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Bill seeking tighter reins on police searches of newsrooms hits snag

Freedom of the press has never been under more serious attacks. The most recent incident in which law-enforcement officials throughout the country have obtained warrants to search newsrooms since the landmark Stanford Daily v. Zurcher decision by the US Supreme Court two years ago involves the police-seized videotapes of a prison uprising belonging to station KBCI-TV in Boise, Idaho, in late July.

"Not only the media, but the American people" have been the subject of "a terrible infringement of their rights" because of that decision, says Osborn Elliot, dean of the Columbia University graduate school of journalism and former Newsweek magazine editor in chief.

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The federal government is considering two approaches to tighten safeguards for newsrooms from such searchers. A bill is pending before Congress that would require police and other law-enforcement officials to have at least a subpoena before they conduct their searches. The second approach may lie in the adoption by the US Justice Department of strong guidelines in this regard that would serve as "models" for state and local officials.

A shadow has been cast over the prospects of the Documentary Protection Act of 1980 -- in this session at any rate. Rep. Robert Kastenmeier (D) of Wisconsin has introduced an amendment that would require law-enforcement officials to obtain subpoenas for searches of "all third parties" to a court case, not just the news media. The Justice Department and many congressmen are "fighting this tooth and nail" even though it passed a key House judiciary subcommittee by a 16-to-11 vote.

The entire measure now is awaiting action by the full House. That action may come in the next several weeks, according to several close observers.

At that time, Rep. Tom Railsback (R) of Illinois will introduce an amendment to strike the portion of the bill that refers to "all third parties," according to Railsback spokesman Joseph Wolf. Mr. Wolf adds that the bill, as-is, might pass the House, but would likely not pass the Senate with the Justice Department so opposed to it.

Thus, there are two probable directions that newsroom protection efforts can take. The reference to all third parties could be deleted and the press alone be protected from searches without a subpoena. Or, Representative Kastenmeier, who claims that if the press has the right not to be searched without a subpoena then all Americans ought to have it, might be favorably disposed toward Justice Department guidelines as a temporary step in the right direction, close observers say.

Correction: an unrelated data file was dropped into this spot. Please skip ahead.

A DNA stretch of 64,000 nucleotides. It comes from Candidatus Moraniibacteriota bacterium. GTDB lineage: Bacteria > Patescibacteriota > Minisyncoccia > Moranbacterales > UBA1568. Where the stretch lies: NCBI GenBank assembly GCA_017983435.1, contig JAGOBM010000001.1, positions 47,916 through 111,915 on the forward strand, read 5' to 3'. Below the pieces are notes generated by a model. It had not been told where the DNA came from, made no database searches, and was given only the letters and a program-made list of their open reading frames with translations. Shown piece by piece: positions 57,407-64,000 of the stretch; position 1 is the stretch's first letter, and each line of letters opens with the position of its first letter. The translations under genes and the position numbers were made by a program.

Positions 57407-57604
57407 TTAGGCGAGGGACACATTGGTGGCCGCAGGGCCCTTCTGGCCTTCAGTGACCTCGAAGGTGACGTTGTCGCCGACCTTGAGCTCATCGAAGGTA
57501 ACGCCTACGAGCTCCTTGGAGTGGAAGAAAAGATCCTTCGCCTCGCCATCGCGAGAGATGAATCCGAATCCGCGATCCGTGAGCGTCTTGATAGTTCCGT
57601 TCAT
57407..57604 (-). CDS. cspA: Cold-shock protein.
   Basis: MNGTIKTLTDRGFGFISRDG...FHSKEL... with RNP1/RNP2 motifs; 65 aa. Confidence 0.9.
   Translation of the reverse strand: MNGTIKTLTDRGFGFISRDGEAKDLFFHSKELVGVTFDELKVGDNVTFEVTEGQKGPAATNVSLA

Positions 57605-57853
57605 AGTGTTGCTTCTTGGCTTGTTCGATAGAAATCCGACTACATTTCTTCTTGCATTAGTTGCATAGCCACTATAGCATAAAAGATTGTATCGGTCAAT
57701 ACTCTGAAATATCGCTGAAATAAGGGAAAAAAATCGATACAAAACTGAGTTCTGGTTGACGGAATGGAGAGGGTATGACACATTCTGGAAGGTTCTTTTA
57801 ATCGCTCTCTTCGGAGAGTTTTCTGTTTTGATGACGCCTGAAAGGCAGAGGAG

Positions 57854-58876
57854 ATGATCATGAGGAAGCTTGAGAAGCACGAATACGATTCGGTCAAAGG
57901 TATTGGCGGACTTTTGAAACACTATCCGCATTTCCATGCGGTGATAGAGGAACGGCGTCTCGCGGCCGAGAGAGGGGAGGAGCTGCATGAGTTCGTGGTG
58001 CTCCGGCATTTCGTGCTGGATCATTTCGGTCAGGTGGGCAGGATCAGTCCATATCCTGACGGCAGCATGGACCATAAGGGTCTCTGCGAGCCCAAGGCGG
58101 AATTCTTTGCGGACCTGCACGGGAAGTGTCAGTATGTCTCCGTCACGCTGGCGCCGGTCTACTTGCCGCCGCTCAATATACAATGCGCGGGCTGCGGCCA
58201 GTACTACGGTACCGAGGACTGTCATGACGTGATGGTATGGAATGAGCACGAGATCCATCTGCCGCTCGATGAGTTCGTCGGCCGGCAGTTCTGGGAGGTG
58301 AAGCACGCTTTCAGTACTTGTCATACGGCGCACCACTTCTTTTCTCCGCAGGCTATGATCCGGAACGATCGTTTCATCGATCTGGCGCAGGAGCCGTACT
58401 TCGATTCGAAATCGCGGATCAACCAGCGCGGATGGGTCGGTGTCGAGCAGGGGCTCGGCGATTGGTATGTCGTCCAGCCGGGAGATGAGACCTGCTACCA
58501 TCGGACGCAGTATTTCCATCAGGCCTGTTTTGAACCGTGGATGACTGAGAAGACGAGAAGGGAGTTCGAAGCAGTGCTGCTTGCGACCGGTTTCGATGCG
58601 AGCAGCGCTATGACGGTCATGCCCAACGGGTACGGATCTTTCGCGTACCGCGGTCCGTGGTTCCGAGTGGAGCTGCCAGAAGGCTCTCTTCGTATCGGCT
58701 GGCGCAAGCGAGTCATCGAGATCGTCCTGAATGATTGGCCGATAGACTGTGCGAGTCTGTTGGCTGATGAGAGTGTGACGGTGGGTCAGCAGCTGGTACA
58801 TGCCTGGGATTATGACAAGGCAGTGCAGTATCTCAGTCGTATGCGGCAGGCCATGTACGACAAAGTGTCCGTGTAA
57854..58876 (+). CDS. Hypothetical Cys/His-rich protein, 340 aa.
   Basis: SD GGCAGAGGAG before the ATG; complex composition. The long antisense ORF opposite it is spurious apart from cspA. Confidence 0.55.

But guidelines that serve as models, says Prof. Benno Schmidt Jr. of the Columbia graduate school of law, "are not going to be effective when it comes to states and localities." Thus, local police, for all practical purposes, still would be free to search a newsroom or editorial office with or without a subpoena.

Dean Elliott sees a potential for possible "reversal" of the Supreme Court's Stanford v. Zurcher decision because of the High Court's favorable decision on the press last month involving press coverage of trials. On July 2, by a 7-to-1 vote, the court reversed a Virginia Supreme Court decision that barred access of the press to a murder trial in that state. News organizations across the nation hailed the ruling as a major victory.

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But Professor Schmidt and others do not think this decision will have any bearing on what the court does in regard to newsroom searches by police and prosecutors on the basis of a search warrant. Nor does he think the court should reverse itself.

"The Supreme Court," he says, "is unwilling to recognize any priviledge for the press that is not available to others. Journalists are not the only people with First Amendment rights. . . . I don't think the court should do it, but Congress is in a much better position than the court to assess the damage to the press."

He added that "at the very least, the line should be drawn [By Congress] that searches be conducted by subpoena" in which the third party has the right to a hearing before the search is made.

As troubling to Dean Elliott as actual police searches of media offices is the fact that "nobody can really know how many newspaper [or TV or radio] stories have been missed as a result." He was referring to the fact that many so-called "sources" for news stories may be so intimidated by the possibility of jeopardized confidentiality by such a search that they will not talk to newsmen.

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